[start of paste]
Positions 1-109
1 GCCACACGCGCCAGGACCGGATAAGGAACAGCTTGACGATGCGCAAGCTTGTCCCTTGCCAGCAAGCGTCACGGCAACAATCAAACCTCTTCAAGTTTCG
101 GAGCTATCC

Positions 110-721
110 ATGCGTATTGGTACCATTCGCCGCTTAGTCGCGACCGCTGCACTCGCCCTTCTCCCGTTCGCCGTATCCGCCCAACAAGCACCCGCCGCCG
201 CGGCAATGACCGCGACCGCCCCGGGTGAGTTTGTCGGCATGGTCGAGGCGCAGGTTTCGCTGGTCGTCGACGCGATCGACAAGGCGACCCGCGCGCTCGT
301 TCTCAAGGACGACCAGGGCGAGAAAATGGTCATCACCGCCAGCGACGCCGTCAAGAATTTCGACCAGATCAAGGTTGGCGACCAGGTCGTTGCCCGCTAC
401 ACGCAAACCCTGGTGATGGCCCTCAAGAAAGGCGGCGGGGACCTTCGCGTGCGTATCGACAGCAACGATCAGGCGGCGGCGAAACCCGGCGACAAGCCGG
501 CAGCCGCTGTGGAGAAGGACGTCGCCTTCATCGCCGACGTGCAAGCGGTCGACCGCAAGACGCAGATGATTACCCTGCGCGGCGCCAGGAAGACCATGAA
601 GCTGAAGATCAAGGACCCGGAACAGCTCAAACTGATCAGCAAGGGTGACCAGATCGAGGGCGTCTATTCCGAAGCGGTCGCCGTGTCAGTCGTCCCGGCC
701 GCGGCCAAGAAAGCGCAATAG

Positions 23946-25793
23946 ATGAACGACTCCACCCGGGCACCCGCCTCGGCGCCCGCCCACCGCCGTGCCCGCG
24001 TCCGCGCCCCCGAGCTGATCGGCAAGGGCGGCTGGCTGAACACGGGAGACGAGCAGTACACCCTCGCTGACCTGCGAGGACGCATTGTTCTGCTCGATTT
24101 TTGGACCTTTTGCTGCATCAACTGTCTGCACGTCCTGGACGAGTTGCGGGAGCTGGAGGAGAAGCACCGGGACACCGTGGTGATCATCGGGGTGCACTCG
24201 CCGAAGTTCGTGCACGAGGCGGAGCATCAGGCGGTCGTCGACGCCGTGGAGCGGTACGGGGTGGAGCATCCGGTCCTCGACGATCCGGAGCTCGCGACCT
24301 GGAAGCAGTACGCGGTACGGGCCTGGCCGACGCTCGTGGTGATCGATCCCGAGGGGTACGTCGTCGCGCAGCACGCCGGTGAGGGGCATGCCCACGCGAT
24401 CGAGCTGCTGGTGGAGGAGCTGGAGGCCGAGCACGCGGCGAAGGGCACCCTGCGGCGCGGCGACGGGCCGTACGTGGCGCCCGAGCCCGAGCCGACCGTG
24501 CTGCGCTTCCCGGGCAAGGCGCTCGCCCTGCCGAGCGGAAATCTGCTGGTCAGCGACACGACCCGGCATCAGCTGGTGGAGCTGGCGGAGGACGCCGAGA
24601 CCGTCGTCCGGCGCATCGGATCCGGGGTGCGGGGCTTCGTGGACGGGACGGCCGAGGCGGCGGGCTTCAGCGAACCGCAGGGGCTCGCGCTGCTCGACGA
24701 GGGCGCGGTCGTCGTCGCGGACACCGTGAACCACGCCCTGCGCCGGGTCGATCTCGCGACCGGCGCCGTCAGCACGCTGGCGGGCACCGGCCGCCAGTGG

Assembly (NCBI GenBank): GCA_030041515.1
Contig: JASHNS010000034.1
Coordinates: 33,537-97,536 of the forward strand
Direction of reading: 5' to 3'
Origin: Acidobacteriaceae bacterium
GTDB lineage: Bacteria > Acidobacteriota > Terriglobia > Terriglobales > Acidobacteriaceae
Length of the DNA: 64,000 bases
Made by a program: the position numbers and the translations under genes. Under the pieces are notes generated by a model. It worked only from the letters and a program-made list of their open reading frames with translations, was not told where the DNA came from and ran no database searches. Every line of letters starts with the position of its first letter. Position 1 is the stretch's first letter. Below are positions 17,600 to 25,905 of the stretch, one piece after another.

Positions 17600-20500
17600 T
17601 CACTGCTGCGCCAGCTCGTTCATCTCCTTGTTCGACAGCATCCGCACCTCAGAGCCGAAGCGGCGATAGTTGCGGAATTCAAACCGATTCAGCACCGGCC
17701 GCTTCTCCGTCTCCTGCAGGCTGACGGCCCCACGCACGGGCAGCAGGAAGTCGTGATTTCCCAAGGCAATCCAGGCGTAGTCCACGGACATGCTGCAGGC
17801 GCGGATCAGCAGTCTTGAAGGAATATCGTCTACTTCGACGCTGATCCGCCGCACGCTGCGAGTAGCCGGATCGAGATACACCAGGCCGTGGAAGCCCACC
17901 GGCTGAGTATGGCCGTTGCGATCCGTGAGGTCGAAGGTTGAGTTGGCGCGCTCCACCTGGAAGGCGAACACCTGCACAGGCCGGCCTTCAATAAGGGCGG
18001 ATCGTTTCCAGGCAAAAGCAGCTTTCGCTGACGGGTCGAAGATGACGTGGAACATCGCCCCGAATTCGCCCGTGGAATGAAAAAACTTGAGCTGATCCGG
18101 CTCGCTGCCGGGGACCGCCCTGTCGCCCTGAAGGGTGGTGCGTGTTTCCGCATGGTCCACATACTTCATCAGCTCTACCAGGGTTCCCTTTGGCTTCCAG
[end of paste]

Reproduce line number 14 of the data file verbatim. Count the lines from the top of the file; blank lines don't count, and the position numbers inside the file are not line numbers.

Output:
24001 TCCGCGCCCCCGAGCTGATCGGCAAGGGCGGCTGGCTGAACACGGGAGACGAGCAGTACACCCTCGCTGACCTGCGAGGACGCATTGTTCTGCTCGATTT